Skip to main content


Things To Do Before I Turn 50

  (also known as my "TA-DA" list as opposed to a "to do" list) It was my 49th birthday a few days ago and this got me thinking. Any birthday that ends with a zero always feels a bit like milestone or a landmark and, when I hit the big "five-o" in 2022, I don't want huge parties or celebrations but I would like to have ticked a few things off my low-effort bucket list.   I see these things as a way to improve my mental and physical health, plus a few slightly off-the-wall experiences that would make for great memories.  Start running again and include the following: Lead a C25K group again  Participate in parkrun EVERY week where possible  < ongoing (now parkrun Run Director too) Visit local landmarks whilst running  Train for a long race - building up from 5k > 10k > 10 miles > half marathon, with a couple of longer trail races mixed in  Lose a lot bit of weight Post more on Instagram or give the blog a bit of a reboot < ongoing Look at

Uploading Photographs

Once upon a time we used to take occasional photographs of family events, interesting scenery or the dog laid out in front of the fire.  It would take an age to snap enough images to fill a 24-exposure film and you only ever bought a 36-exposure if you were feeling flush or going on holiday.  You sent the film away for processing and wait a week or more for the pictures to be returned.  Most of the photographs would be proudly displayed in an album and produced once or twice when family or friends visited.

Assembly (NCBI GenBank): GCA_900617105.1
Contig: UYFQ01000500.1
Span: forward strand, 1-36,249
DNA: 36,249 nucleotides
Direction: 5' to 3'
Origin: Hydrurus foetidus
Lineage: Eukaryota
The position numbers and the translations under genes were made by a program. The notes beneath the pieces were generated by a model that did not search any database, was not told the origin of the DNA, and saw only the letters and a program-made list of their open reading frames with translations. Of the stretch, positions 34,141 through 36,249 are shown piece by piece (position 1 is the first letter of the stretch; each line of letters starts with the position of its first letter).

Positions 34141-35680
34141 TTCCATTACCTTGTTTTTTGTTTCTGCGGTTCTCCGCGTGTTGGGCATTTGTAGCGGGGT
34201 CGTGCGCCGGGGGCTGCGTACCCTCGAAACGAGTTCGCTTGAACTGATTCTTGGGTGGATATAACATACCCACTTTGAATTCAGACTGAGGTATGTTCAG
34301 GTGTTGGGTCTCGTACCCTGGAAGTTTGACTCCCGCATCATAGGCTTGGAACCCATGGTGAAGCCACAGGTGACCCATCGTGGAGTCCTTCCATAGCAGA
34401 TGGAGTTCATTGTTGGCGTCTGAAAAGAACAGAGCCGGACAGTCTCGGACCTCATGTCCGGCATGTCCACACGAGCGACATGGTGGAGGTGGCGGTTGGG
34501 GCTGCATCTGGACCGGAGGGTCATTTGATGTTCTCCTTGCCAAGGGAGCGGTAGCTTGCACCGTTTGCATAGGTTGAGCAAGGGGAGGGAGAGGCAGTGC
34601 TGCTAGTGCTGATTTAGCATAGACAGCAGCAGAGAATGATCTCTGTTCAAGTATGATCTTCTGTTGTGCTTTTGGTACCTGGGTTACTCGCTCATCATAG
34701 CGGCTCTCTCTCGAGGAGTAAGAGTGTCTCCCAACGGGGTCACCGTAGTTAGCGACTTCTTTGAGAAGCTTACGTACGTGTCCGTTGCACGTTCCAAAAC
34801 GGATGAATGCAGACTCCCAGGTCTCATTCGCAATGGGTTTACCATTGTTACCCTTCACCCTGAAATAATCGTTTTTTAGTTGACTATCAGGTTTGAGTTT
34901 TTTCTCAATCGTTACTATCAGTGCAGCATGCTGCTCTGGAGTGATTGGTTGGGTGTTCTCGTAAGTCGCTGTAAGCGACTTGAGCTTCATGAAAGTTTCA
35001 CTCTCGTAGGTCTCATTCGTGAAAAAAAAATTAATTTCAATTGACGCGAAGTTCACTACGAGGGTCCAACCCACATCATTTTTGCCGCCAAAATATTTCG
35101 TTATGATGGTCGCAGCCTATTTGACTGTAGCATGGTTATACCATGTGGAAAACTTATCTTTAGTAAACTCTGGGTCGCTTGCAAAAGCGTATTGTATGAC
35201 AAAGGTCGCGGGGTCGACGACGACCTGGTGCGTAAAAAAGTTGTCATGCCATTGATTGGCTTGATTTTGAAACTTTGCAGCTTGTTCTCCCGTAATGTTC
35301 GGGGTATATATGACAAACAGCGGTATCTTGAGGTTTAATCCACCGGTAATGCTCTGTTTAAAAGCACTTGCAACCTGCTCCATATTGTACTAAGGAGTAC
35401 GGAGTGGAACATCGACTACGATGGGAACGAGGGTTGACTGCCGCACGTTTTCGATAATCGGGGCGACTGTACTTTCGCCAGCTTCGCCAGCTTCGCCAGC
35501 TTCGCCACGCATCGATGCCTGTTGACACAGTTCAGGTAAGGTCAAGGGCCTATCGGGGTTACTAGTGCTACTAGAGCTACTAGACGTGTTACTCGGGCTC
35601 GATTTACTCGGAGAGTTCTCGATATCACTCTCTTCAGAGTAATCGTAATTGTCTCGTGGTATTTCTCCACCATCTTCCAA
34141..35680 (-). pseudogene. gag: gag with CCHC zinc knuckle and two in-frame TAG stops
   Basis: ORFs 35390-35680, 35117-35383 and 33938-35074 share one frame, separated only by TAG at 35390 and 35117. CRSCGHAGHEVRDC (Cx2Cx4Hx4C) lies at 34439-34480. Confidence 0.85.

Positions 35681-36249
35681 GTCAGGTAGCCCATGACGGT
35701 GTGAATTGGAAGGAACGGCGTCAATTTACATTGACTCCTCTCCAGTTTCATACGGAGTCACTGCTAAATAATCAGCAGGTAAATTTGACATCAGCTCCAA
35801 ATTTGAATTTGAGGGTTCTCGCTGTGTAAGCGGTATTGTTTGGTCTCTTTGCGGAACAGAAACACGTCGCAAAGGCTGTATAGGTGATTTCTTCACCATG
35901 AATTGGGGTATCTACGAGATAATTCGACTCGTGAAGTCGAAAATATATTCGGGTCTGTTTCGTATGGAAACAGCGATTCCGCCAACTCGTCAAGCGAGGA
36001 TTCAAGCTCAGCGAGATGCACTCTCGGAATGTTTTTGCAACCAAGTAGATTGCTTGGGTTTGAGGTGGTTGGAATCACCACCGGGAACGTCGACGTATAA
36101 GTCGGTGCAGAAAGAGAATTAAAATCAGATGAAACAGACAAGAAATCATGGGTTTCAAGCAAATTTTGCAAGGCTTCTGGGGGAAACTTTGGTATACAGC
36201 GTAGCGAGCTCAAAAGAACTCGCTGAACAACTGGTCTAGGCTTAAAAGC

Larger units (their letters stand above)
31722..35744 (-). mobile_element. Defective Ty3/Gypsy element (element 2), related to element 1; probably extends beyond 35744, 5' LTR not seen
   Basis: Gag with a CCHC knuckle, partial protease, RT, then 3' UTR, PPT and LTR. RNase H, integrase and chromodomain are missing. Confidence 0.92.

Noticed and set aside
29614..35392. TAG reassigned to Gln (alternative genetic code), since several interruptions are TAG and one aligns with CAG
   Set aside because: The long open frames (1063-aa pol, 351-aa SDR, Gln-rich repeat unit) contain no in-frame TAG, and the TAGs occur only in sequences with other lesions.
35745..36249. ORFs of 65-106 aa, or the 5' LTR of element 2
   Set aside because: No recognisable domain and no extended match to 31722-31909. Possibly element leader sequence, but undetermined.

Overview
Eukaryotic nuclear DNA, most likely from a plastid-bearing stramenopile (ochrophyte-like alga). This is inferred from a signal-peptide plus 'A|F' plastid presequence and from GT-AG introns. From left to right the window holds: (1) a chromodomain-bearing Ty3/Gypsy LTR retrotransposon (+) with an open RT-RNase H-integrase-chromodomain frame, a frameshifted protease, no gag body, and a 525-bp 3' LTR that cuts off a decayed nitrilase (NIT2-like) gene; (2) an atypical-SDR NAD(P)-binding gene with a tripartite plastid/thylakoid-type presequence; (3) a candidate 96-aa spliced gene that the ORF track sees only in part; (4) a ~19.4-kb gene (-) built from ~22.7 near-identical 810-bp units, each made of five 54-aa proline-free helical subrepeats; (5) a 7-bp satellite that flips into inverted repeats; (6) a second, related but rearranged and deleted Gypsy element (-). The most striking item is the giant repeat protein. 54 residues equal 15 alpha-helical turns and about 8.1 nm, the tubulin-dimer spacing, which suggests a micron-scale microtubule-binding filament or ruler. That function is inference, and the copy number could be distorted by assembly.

When would you see that album again?  Probably when moving house or tidying out a cupboard.

These days, every single day of our lives seems to be exposed online for all to see.  138 snapshots of a night out are given an album of their own on Facebook with everyone tagged, including those you met only for five seconds whilst waiting to be served at the bar.  Twitpics (here is where I'm guilty sometimes) of lunch, the mess in the footwell of the car, a book that you're about to start reading, a glass of much-longed for wine.  The documentation of every single hour of our children's lives, including them eating meals, reaching up for a toy, asleep in the car; lots of cuteness but nothing really historic.

Family members and friends used to be able to cope for weeks, or even months, at a time without seeing or hearing about the mundaneness of our everyday lives.  We used to save the special moments for those catch-ups.  Has that now been snatched away because of our ability to share a moment almost in real time?